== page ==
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Facebook gives employers lots of reasons to worry. There are employees who leak confidential company information, talk badly about supervisors, and complain about customers. There's also the NLRB's recently settled complaint, brought against a Connecticut employer,
that alleged that the employer's social-media policy was overly broad. And, for several years, employers have struggled with the question of whether they can or should "research" candidates online before making a hiring decision. We've posted about this question many times but the debate continues.
The most recent headline is sure to jettison the debate yet again. The American Civil Liberties Union has taken up the cause of Maryland corrections officer Robert Collins. According the ACLU's blog, Collins was required to provide his Facebook login and password to the Maryland Division of Corrections (DOC) during a recertification interview. Once he provided it, the interviewer logged on to his account and reviewed the content. The ACLU's letter to Maryland's Public Safety Secretary and a video of Mr. Collins telling his story can be found on the ACLU Blog.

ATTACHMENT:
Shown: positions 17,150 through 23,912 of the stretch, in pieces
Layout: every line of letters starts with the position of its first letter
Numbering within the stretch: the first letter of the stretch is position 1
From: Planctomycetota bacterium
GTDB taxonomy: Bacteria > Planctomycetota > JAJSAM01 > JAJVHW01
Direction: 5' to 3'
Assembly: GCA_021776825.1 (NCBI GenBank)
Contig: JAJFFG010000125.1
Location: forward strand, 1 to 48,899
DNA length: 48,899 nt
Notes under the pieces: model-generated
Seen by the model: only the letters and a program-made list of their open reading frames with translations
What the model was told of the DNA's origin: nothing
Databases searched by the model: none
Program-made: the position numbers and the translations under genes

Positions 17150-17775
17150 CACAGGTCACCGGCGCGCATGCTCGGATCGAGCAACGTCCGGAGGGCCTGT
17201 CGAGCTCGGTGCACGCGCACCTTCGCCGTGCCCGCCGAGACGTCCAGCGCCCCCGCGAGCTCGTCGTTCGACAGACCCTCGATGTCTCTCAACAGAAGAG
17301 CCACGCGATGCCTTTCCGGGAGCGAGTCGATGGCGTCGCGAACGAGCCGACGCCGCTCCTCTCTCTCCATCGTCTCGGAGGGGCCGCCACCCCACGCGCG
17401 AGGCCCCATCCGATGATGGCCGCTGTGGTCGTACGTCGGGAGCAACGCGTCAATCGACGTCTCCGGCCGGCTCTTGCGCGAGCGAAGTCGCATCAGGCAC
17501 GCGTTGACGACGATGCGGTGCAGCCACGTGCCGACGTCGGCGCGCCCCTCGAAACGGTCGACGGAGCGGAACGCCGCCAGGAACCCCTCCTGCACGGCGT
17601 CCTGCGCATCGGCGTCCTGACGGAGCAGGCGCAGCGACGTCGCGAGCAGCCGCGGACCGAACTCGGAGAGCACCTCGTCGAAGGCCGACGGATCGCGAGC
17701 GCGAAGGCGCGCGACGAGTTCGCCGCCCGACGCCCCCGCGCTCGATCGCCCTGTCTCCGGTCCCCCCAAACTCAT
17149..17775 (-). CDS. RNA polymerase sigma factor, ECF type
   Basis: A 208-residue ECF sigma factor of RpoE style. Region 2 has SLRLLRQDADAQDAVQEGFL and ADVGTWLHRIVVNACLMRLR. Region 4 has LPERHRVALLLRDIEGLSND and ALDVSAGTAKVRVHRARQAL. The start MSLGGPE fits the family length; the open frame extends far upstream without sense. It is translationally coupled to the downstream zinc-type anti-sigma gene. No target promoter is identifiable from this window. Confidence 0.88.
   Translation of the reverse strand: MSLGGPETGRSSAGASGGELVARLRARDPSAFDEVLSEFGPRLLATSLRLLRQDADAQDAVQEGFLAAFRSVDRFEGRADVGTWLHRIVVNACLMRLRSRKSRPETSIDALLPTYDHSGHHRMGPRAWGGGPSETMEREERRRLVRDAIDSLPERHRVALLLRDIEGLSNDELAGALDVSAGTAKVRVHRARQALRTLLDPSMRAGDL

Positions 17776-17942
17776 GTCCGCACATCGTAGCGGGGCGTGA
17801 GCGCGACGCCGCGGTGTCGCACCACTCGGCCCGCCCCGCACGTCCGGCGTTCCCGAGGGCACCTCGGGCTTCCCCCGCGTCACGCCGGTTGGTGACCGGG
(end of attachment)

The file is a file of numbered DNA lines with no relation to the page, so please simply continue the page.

Once this story gets some publicity, it's not likely to be defended by many. The only other employer that I've heard of who required potential employees to turn over their log-in information was the town of Bozeman, Montana. When news of the town's practice hit the Internet, a firestorm of negative publicity resulted. Shortly thereafter, the practice was abandoned.
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US investment in the Netherlands from 2000 to 2010 was nine times more than US investment in China during the same period. US investment in the UK was more than seven times more, and in Ireland nearly three times more, than in China. (Source: Transatlantic Economy 2011
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